Our picket fence was built to perfection during a dry Oregon summer several years ago, but in the winter, it goes out of plane. The pickets are still vertical, but it’s as if they’re nailed onto a ribbon. And it’s because of the wood quality of the horizontal part of the fence, the crosspieces, technically called “rails.” In the rainy season, the wood in the rails swells asymmetrically, causing the rails to warp. And it’s fascinating to understand why.
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Why would rails warp in the rainy season? If you take a cross-section from a tree trunk, the dot of cells in the middle is called the pith. In softwoods (like pine, redcedar, and Douglas-fir), the structure of the wood cells changes gradually from the near the pith to farther out. That central wood is “core wood” (sometimes called “juvenile wood”), as opposed to the “outer wood” (mature wood). The properties of the wood also change gradually from the pith outward, with the changes related to warp occurring about 15 to 20 growth rings from the pith (7 to 10 growth rings from the pith for many pines). When moisture gets into the dry wood, core wood swells much more than outer wood. That means if a rail has core wood along one side and outer wood on the other, when it rains, the board will bow.
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Why does core wood swell more than outer wood? It has to do with the structure of the tracheids (the water-conducting cells that make up about 95% of the wood). These cells are roughly the size of an eyelash, they’re hollow, and their walls have three layers. All of the layers have a material in them called cellulose—it’s what the strings in celery are, and it’s what cotton thread is. In the thickest layer of the cell wall, long cellulose bundles are oriented in the direction of the grain in outer wood, but in core wood it’s at an angle of about 30 to 45° off of the direction of the grain (think of a barber pole).
Think of a bunch of vertical parallel lines. Those are the bundles of cellulose in outer wood. When outer wood becomes wet, it swells a little and the cellulose strands get farther apart, so an 8-foot 2”x4” rail might get a tiny bit wider (say, 2.05” x 4.1”) but it won’t get any longer.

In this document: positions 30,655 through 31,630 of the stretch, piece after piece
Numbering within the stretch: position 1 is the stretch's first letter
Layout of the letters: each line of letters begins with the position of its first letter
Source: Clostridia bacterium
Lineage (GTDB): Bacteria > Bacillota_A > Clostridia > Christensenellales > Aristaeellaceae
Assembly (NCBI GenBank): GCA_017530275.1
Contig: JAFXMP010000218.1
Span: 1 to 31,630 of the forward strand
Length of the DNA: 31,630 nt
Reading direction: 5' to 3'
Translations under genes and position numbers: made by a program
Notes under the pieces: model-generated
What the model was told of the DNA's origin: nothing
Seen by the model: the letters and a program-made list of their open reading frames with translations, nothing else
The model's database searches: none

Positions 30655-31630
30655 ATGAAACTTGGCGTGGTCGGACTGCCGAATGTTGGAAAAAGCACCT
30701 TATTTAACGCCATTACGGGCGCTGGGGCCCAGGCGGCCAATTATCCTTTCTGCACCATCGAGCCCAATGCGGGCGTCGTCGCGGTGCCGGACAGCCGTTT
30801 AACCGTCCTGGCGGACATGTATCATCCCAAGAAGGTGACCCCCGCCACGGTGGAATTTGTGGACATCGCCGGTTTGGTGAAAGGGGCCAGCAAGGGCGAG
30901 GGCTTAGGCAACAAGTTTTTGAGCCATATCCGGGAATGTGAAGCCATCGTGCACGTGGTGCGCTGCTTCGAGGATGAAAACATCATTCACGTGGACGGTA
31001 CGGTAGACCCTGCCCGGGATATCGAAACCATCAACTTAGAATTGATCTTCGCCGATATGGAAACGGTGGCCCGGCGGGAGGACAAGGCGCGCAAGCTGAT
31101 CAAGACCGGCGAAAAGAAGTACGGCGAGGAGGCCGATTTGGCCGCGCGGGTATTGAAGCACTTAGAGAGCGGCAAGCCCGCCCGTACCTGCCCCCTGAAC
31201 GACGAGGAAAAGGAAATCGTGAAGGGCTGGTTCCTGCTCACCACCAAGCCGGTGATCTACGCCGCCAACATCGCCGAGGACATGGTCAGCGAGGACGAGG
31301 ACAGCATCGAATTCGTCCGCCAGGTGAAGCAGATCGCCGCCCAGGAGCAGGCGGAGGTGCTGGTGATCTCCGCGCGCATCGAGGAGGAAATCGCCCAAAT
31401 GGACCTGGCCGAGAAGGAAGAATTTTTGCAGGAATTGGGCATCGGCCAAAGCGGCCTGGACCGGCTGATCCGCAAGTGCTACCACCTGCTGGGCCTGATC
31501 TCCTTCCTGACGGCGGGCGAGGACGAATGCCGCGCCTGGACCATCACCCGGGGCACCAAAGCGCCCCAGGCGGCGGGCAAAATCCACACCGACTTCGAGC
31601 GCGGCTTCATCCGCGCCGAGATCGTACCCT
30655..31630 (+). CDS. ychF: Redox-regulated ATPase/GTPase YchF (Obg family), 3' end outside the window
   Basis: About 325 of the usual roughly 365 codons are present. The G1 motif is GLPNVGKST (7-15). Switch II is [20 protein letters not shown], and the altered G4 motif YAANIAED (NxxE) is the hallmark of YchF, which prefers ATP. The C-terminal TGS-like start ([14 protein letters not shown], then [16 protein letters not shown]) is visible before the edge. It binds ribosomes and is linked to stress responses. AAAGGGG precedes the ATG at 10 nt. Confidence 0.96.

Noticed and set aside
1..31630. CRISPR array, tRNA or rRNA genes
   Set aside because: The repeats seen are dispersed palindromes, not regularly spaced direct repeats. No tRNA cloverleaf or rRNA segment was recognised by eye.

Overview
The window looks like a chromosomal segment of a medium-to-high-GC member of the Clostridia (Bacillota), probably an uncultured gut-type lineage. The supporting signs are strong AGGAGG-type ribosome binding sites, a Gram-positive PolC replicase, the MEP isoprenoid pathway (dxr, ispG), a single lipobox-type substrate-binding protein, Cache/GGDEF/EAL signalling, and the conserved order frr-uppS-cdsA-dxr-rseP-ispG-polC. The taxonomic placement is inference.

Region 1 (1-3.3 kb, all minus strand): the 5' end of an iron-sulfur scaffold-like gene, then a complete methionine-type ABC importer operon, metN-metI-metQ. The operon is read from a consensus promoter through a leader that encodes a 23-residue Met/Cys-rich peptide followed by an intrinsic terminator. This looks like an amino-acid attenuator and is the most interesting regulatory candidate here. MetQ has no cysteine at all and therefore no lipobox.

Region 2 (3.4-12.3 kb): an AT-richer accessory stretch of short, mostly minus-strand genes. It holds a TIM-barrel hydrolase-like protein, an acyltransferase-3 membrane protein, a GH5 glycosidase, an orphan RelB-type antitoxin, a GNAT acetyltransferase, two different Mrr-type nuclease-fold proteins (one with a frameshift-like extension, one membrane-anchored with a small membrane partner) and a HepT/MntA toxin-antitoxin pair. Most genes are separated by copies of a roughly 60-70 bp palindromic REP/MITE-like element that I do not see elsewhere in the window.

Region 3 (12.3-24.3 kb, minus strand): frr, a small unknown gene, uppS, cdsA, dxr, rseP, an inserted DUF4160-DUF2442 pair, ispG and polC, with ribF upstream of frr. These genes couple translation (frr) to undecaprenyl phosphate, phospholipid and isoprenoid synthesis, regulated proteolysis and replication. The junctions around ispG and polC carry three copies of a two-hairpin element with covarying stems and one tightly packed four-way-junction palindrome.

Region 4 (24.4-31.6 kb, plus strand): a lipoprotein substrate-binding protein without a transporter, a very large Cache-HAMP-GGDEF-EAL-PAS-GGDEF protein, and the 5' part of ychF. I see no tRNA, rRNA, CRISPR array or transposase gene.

Now think of a bunch of parallel lines that are all at an angle of 45°, spiraling around a cylinder like the stripes on a barber pole or a loose spring. When core wood gets wet, those bundles get a little farther apart and the board gets longer, but it doesn’t get any wider. Because of the angle of that cellulose, the rail will stay about 2” x 4”, but gain as much as an inch in length, going to 8 foot 1 inch.
So if my fence has core wood on one side of the rail and outer wood on the other, the core wood side will swell an inch in length and the outer wood side will stay the original length, and the rail will bow. And given that that the ends are nailed to the posts, their swelling is confined, so the bowing in the middle is accentuated even more.
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What’s the advantage to a tree of this structure, of having wood with a cellulose orientation near the pith different from farther out? The answer is surprising: it has nothing to do with being wet or dry—the wood inside a live tree is always wet. The orientation lets a narrow tree trunk bend in the wind without breaking. If you bend your pinky finger, notice that the skin stretches over your knuckles and is compressed on the side of your finger where the fingerprints are. Your skin is stretchy, flexible, and allows bending without breakage. If your skin were plaster of Paris, when you bent your pinky, the surface would crack on both the knuckle side (where the skin has to become longer), and on the fingerprint side (where the skin piles up). The bending pinky is like a small-diameter tree bending to a tight angle in the wind. The small tree needs to be able to get much longer on one side and shorter on the other without breakage in either the elongating or the compressing side. The orientation of the cellulose fibers in core wood lets the young tree have that “high strain,” as it’s called, without breaking. As an extreme example, think of each core wood cell having a wall structure like a slinky; the cell can easily bend to the side without breaking.